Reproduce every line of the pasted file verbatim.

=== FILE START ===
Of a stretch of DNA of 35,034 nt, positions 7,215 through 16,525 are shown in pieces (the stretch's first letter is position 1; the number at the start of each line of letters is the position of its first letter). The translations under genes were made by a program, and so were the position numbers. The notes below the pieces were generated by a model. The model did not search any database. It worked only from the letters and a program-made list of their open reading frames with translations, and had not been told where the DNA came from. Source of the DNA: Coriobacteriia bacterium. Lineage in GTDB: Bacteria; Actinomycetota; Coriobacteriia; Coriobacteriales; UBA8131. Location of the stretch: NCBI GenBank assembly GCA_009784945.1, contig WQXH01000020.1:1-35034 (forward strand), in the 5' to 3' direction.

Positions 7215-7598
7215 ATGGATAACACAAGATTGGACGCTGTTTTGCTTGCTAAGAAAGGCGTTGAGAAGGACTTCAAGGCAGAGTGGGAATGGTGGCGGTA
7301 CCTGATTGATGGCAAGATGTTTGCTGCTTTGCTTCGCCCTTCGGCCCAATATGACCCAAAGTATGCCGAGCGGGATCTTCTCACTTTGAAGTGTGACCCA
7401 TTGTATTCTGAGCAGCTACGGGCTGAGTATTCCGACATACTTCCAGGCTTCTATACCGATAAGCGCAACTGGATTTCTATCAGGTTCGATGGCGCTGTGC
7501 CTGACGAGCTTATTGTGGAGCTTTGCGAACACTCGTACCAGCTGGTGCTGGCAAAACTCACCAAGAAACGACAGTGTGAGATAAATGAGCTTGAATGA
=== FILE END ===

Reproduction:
Of a stretch of DNA of 35,034 nt, positions 7,215 through 16,525 are shown in pieces (the stretch's first letter is position 1; the number at the start of each line of letters is the position of its first letter). The translations under genes were made by a program, and so were the position numbers. The notes below the pieces were generated by a model. The model did not search any database. It worked only from the letters and a program-made list of their open reading frames with translations, and had not been told where the DNA came from. Source of the DNA: Coriobacteriia bacterium. Lineage in GTDB: Bacteria; Actinomycetota; Coriobacteriia; Coriobacteriales; UBA8131. Location of the stretch: NCBI GenBank assembly GCA_009784945.1, contig WQXH01000020.1:1-35034 (forward strand), in the 5' to 3' direction.

Positions 7215-7598
7215 ATGGATAACACAAGATTGGACGCTGTTTTGCTTGCTAAGAAAGGCGTTGAGAAGGACTTCAAGGCAGAGTGGGAATGGTGGCGGTA
7301 CCTGATTGATGGCAAGATGTTTGCTGCTTTGCTTCGCCCTTCGGCCCAATATGACCCAAAGTATGCCGAGCGGGATCTTCTCACTTTGAAGTGTGACCCA
7401 TTGTATTCTGAGCAGCTACGGGCTGAGTATTCCGACATACTTCCAGGCTTCTATACCGATAAGCGCAACTGGATTTCTATCAGGTTCGATGGCGCTGTGC
7501 CTGACGAGCTTATTGTGGAGCTTTGCGAACACTCGTACCAGCTGGTGCTGGCAAAACTCACCAAGAAACGACAGTGTGAGATAAATGAGCTTGAATGA